It hasn't been so often lately that I have had the chance to read a book, but in the past couple of weeks I tried specifically to devote some time to reading beyond the newspaper.
That's how I wound up tackling an 1100-pager last week. But reading isn't as easy as it used to be. I don't mean my vision, which still seems fine. The difficulty is that publishers/printers/writers don't use a double space after a full stop anymore.
I have found this mildly annoying before, something I've noticed but put up with, yet I now realize that it will become very enervating over the longer haul of 1100 pages:
For a while I thought the single-spaced sentence ending was just a conceit (or an ignorance) of Bill Gates, analogous to the way he seems to think you would want your address book organized alphabetically by first name (!). But many sources remind us that double spacing was abandoned in books and magazines long before Microsoft, as early as the 1950s or 1960s. Perhaps I attributed it to computerization because early word processers tended to "autocorrect" two spaces to just one. At least they no longer do that! In any case, the standard explanation for the change, provided by authorities as disparate as Slate and Wikipedia, is that due to scalable type, the double spacing is "no longer necessary."
Well, maybe not to publishers. But for readers (for me, anyway), my latest experience with this current book is that spacing is essential to comfortable reading and quick cognition. A period is a small thing, not easily noticed. In smaller fonts, it's likely to be indistinguishable from a comma, and the upper-case letter beginning the next sentence also may be less noticeable, or mistaken for a proper noun. The double space is (or was) the best and most noticeable signal of a full stop.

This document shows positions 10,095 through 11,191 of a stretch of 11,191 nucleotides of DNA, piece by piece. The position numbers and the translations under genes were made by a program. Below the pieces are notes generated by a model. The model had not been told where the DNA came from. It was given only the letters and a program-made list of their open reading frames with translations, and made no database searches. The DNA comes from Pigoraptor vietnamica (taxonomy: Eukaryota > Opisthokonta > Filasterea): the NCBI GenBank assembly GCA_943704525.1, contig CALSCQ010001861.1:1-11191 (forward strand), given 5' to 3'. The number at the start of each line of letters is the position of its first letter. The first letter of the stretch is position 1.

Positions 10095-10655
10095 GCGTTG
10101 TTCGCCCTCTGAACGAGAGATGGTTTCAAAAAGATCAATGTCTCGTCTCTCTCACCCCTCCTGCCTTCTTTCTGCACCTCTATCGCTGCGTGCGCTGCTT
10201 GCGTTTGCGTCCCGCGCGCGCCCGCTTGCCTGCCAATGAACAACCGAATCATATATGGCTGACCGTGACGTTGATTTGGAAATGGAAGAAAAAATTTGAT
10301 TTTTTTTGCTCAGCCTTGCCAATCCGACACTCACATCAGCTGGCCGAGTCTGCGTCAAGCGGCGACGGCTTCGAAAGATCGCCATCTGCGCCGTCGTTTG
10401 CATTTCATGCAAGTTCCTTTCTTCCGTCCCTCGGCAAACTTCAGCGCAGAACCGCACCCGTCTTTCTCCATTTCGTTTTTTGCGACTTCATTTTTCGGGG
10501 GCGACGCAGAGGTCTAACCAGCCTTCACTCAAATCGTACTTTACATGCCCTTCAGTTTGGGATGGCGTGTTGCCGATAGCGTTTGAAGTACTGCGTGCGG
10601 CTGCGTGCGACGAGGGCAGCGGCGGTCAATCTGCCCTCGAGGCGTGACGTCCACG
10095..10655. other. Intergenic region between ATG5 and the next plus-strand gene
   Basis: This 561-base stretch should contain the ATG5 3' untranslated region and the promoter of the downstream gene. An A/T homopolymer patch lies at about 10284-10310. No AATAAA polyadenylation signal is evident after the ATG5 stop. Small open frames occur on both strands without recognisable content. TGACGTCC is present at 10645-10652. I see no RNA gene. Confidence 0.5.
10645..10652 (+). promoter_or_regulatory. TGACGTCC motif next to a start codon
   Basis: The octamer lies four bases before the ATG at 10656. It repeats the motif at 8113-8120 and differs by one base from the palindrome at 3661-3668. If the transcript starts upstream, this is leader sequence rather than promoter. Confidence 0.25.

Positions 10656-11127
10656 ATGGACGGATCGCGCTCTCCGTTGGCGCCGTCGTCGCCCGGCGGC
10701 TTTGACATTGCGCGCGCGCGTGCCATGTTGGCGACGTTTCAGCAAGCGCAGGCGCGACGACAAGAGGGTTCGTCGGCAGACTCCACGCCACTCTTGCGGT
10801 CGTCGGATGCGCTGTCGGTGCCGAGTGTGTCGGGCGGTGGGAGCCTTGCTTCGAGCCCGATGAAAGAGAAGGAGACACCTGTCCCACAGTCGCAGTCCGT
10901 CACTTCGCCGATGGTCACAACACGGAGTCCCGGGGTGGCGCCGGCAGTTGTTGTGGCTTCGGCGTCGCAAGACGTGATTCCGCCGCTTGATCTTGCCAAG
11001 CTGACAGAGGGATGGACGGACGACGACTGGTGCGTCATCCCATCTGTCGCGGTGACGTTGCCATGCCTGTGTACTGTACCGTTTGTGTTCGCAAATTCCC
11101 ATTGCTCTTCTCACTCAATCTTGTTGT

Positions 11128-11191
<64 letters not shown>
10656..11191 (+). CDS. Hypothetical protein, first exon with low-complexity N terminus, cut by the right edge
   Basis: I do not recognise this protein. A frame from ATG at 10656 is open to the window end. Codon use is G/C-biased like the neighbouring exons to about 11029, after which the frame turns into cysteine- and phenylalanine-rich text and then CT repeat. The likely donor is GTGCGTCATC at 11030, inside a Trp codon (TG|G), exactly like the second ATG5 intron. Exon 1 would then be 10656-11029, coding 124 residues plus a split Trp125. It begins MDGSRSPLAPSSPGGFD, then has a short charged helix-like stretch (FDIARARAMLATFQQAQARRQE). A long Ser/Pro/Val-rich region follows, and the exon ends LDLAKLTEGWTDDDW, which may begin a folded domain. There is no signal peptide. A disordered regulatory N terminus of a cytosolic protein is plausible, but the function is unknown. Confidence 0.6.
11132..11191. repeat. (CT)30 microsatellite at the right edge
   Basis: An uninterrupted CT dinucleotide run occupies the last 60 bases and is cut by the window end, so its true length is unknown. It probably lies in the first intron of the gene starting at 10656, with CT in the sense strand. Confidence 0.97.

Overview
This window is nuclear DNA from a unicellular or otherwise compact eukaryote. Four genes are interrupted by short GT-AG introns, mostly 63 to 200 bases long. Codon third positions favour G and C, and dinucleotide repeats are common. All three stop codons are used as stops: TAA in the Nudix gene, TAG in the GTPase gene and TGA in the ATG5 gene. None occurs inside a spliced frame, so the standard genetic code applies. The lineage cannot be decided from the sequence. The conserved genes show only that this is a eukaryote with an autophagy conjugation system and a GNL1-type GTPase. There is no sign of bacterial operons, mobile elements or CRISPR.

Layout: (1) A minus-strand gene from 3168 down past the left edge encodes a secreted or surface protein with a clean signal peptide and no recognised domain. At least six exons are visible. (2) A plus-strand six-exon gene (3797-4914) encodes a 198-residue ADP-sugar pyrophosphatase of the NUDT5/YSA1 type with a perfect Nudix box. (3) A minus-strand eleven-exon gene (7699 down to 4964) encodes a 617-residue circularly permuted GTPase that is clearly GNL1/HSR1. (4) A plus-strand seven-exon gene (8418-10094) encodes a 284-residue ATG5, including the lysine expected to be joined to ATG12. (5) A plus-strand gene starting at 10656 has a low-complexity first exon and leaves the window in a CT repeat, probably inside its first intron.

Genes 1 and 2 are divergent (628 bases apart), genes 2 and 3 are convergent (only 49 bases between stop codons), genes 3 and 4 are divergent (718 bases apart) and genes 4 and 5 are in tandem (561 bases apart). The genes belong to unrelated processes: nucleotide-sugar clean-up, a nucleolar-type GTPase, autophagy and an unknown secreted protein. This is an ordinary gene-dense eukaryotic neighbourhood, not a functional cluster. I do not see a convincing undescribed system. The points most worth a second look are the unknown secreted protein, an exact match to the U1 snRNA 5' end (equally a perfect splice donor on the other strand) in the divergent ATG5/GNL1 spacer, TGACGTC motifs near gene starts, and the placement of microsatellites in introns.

With the new typographic convention, I find myself constantly being fooled into reading run-on sentences Wait I think as I get halfway into the next sentence, "that doesn't make sense," or "how does that track?" It's annoying, unnecessary, and delaying.
Publishers, authors, editors! Let's show some respect for the reader, and reinstate the double space to its proper place in the pantheon of correct typography. Word-processing programmers, how about at least a means of changing defaults, so that the double space could be automatically inserted? Or maybe we should go back to the practice used in those old-fashioned telegrams, where the period didn't exist and we used the word "stop" instead STOP